Classic Peanut Butter Cookies With a Salty Twist

Updated on April 1, 2018
Room of My Own profile image

Sadie never thought she'd enjoy baking as much as she does now until she started watching the Great British Baking Show.

Peanut butter cookies are one of my favorite treats. Here's my take on a classic peanut butter cookie recipe with a dash of Himalayan Pink Salt for folks who like sweet and salty.

Classic peanut butter cookies with a sparkly sprinkle of Himalayan pink salt
Classic peanut butter cookies with a sparkly sprinkle of Himalayan pink salt

I absolutely love peanut butter. And as a child, peanut butter cookies were one of my all-time favorites. As an adult, though, my pallet has changed, and I often prefer sweet treats that are tempered with a bit of salty flavor. Some traditional peanut butter recipes suggest rolling the dough balls in table sugar before pressing them flat on a cookie sheet. But I find that this makes the cookies much too sweet for my adult taste buds.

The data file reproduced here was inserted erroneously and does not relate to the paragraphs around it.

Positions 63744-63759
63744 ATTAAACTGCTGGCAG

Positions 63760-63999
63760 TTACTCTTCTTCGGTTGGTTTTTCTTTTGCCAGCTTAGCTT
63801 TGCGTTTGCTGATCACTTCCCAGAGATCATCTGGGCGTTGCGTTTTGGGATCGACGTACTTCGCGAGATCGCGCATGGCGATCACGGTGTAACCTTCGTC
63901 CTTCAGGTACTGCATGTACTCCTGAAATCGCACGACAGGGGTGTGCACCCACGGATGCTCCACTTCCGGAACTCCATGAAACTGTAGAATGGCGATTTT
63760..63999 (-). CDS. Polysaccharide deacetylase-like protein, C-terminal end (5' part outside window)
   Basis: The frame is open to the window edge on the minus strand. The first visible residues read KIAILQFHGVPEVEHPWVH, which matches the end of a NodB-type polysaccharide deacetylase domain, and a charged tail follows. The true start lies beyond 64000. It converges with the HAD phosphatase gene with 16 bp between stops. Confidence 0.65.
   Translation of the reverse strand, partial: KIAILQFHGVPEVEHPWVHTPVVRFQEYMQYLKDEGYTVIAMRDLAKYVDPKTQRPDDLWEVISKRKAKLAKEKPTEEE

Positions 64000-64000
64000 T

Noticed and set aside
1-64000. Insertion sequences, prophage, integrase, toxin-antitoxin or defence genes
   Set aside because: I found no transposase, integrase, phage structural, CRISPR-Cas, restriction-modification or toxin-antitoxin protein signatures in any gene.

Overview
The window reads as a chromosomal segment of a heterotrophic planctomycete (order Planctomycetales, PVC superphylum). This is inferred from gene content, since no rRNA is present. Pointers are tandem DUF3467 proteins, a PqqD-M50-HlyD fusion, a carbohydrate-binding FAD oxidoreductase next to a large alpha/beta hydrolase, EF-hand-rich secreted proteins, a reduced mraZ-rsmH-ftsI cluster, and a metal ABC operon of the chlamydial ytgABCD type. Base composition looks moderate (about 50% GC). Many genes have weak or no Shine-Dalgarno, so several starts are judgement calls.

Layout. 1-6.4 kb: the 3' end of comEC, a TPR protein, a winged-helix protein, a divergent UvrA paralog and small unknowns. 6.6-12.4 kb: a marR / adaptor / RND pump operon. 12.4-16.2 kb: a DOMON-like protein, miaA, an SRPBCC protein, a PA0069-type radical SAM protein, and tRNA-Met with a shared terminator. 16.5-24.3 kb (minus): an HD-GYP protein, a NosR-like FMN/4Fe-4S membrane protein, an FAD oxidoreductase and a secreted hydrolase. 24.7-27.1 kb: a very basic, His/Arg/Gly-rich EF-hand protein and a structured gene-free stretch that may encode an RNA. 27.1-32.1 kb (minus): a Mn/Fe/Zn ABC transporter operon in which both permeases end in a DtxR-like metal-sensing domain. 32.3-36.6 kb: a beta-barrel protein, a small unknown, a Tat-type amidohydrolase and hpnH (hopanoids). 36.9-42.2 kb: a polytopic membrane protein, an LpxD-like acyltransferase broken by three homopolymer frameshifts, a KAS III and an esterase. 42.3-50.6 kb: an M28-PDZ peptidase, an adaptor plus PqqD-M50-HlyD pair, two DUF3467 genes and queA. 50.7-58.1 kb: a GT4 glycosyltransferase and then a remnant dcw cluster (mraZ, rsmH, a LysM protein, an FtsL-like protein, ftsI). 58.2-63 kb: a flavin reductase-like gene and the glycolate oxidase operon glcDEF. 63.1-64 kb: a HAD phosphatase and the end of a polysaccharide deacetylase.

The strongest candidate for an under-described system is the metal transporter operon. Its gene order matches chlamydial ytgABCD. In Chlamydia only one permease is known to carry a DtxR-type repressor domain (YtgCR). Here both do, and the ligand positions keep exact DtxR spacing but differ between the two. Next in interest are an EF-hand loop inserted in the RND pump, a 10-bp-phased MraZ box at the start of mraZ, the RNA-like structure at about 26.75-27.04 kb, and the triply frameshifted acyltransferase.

Using a traditional peanut butter cookie recipe, I made a few adaptations to create a slightly saltier tasting cookie. I reduced the amount of salt in the dough from a half teaspoon of table salt to a quarter teaspoon of table salt. And instead of rolling the dough in white sugar before baking, I sprinkled Himalayan Pink Salt on the cookie tops.

Prepping and Baking Time

Prep time: 20 min
Cook time: 15 min
Ready in: 35 min
Yields: 24 of the best peanut butter cookies ever!

Ingredients

  • 1 Cup White Sugar
  • 1 Cup (1 Stick) Butter
  • 1 Egg
  • 1 Cup Smooth or Crunchy Peanut Butter